As Mr Kamm’s Gin hits the shelves at MoM Towers, we find out all we can about the latest creation from the mind of Alex Kammerling, founder of Kamm & Sons. Up for discussion: why he swapped bitters for (juniper) berries, how bartending affected his process, and his thoughts on the ever-growing gin bubble…
Earlier this year a new gin hit the market. In this age of the modern gin-boom, it would have been understandable for this news not to have turned many heads. But Kamm & Sons is anything but ordinary and the recently released Mr Kamm’s Gin represents an intriguing new expression.
How does one go from bartending and brand ambassadorial roles to creating an aperitif and now a gin? Alex Kammerling knows. Over his 22 years in the industry he’s worked as a bartender at some of the finest establishments around, and has been involved in projects with likes of Bombay Sapphire, Campari and Grey Goose in various capacities. But now he is best known for the brand he created, Kamm & Sons. It’s only previous release was the well-received Kamm & Sons British Aperitif, so a gin marks a new direction for the company.
It’s a tough act to follow, but early signs suggest Mr Kamm’s Gin is up to the task. Hard work and patience paid off for Kammerling, who took more than two years and 180 distillations to create a gin he was happy with. The final product is built around a barley base spirit and boasts a selection of 45 botanicals, including hibiscus, fresh grapefruit, orange and lemon peels, rosehip, apricot kernel, ginseng, blue butterfly pea and citra hops and it’s been described as ‘fruitier than your grandmother’s jam cupboard’.
As World Gin Day approaches (Saturday 9th June), we thought it worth seeing what the Mr Kamm’s Gin fuss is all about. Who better to ask the man himself…
MoM: Why was the first drink you created an apéritif?
Alex Kammerling: It came about when I was doing freelance stuff and working on various brands including Miller’s. I was one of the first gin brand ambassadors, years ago when they first launched, and when I was there we came up with the Westbourne. I suggested we should try a stronger version because I believe gin’s at its best when it’s a bit stronger and so we sat down and we came up with the Westbourne Strength. At that point, I thought, ‘OK, maybe I should start thinking about creating my own drink’.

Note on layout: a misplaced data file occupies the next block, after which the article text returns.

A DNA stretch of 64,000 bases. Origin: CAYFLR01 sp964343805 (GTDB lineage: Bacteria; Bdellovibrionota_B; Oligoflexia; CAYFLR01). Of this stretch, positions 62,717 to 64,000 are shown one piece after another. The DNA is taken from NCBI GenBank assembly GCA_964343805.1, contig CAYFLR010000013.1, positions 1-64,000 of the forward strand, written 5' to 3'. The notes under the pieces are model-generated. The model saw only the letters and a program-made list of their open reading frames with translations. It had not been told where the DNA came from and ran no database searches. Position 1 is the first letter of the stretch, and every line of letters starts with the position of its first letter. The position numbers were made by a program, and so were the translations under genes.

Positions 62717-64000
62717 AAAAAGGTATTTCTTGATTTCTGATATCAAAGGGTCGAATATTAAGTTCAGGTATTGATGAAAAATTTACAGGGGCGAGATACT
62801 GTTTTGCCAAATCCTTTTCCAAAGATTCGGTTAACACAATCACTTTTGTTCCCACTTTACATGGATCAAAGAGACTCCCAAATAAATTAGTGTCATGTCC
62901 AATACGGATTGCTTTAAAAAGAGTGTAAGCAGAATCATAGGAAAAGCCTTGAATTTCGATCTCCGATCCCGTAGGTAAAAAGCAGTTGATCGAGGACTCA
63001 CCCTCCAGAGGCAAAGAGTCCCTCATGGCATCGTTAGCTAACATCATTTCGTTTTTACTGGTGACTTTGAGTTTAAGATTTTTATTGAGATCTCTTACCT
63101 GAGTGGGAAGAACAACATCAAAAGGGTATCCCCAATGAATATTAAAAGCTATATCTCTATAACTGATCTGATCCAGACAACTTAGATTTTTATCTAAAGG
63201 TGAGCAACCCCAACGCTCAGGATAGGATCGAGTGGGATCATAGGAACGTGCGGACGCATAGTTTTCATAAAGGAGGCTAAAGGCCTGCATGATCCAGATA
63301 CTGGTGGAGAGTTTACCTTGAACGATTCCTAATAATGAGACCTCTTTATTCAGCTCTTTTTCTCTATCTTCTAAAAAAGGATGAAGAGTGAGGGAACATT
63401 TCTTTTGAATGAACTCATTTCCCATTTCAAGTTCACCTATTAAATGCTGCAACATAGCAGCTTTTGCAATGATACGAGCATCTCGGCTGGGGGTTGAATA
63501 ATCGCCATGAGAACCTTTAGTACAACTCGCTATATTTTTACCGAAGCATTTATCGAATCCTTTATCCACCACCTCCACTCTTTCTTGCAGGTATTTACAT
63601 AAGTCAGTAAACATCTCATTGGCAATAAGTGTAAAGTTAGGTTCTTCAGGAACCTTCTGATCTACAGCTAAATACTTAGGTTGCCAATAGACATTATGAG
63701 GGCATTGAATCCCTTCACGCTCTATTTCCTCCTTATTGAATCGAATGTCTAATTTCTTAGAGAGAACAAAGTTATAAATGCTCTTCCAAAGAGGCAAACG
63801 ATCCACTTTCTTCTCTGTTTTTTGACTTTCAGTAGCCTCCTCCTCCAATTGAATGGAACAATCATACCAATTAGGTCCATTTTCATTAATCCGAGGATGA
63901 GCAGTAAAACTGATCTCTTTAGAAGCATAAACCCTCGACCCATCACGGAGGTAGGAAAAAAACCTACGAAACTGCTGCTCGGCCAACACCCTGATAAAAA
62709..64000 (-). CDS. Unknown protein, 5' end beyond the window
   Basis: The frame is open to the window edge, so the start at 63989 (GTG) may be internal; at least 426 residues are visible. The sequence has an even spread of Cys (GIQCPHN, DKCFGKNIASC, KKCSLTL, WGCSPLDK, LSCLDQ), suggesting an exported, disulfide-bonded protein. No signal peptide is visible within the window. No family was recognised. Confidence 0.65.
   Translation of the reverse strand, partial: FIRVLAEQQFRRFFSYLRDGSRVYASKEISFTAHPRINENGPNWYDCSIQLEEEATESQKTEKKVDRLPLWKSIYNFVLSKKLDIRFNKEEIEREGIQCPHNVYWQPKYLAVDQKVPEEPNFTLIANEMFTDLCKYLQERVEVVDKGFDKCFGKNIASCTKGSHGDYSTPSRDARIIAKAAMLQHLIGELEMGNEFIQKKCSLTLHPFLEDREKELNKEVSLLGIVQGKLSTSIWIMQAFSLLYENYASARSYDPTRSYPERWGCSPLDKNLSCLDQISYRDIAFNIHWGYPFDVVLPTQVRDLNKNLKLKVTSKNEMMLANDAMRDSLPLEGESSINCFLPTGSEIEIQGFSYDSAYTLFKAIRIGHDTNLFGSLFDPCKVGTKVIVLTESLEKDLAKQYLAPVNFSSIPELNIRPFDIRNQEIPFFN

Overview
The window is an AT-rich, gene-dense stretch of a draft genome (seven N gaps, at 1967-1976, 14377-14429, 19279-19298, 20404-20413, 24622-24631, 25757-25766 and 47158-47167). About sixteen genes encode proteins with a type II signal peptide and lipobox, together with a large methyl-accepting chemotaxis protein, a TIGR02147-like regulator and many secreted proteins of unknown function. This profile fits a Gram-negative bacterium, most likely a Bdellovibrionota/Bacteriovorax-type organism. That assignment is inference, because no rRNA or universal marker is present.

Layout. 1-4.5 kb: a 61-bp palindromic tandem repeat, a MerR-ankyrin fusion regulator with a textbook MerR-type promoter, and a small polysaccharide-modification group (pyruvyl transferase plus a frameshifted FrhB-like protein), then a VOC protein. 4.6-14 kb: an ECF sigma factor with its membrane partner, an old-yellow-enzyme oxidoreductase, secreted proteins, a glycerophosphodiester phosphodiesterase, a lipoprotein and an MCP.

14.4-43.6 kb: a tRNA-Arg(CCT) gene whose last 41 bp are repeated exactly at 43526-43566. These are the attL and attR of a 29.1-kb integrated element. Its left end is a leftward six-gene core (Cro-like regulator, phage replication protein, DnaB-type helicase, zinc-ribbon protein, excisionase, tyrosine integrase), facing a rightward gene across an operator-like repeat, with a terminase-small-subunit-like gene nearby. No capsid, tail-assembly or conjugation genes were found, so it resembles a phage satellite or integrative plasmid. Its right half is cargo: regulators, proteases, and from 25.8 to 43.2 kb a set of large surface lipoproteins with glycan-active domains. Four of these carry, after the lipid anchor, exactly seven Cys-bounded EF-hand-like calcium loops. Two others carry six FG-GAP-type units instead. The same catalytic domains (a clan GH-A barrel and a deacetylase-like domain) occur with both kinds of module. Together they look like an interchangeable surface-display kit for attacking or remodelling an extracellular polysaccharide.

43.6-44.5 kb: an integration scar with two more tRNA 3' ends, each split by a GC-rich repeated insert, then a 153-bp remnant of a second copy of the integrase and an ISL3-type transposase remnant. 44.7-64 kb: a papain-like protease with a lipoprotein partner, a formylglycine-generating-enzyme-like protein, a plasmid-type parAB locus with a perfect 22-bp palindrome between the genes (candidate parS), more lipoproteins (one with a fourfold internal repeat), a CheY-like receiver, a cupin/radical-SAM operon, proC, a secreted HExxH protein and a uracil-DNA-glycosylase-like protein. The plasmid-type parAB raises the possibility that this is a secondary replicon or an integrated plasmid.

I didn’t immediately create a gin because at the time I had thought gin was done and that the gin bubble was going to burst pretty soon! But I could see the trend towards more bitter styles of drinks; things like Aperol and Campari and bitters in cocktails. So I thought of creating a kind of bitter that was inspired by English gin-making and by Italy as well. So that was the starting point.
How did you go from that stance to making gin?
Well, obviously my crystal ball wasn’t working too well because my prediction of the gin bubble was wrong. The bubble has just got bigger and bigger and bigger, and it still might burst at some point but it just carries on. As there were loads of people bringing gins out I thought I’d give it a go and see if I could make one that was decent.
In terms of the process of creating the gin itself, I decided to use a lot of the same ingredients as Kamm & Sons but just in totally different proportions. So there is juniper in Kamm & Sons, but obviously just at a lower level, so I’ve raised the juniper levels up and put the other kind of classic gin botanicals like liquorice, angelica and coriander alongside the ginseng base and other herbs, leaves, fruits, flowers, nuts, berries, barks and seeds, etc.
What are the challenges of creating a gin compared to creating the bitter?
I actually thought it would be a fairly simple process but it was a real pain *laughs*. It was just so hard because there are so many great gins on the market and you want to stand out, but if you go too far away from that classic gin recipe then it’s not gin anymore. So I struggled with how to make it the best gin that I can but also make it different. With bitters, the recipe can be more diverse. If you’re looking at the range of bitters from Campari the flavour profiles are very different. But with gin, it’s gin for a reason!
The benchmarks, of course, are Tanqueray, Beefeater and Plymouth; anything too far away from that and it doesn’t become gin anymore. Gin, of course, has to taste of juniper and that’s quite a hard balance to play because you’re trying to differentiate but without going into gimmicky – and of course we’ve seen gimmicky. We’ve seen gin with loads of different added flavours, but I didn’t want to go down that route.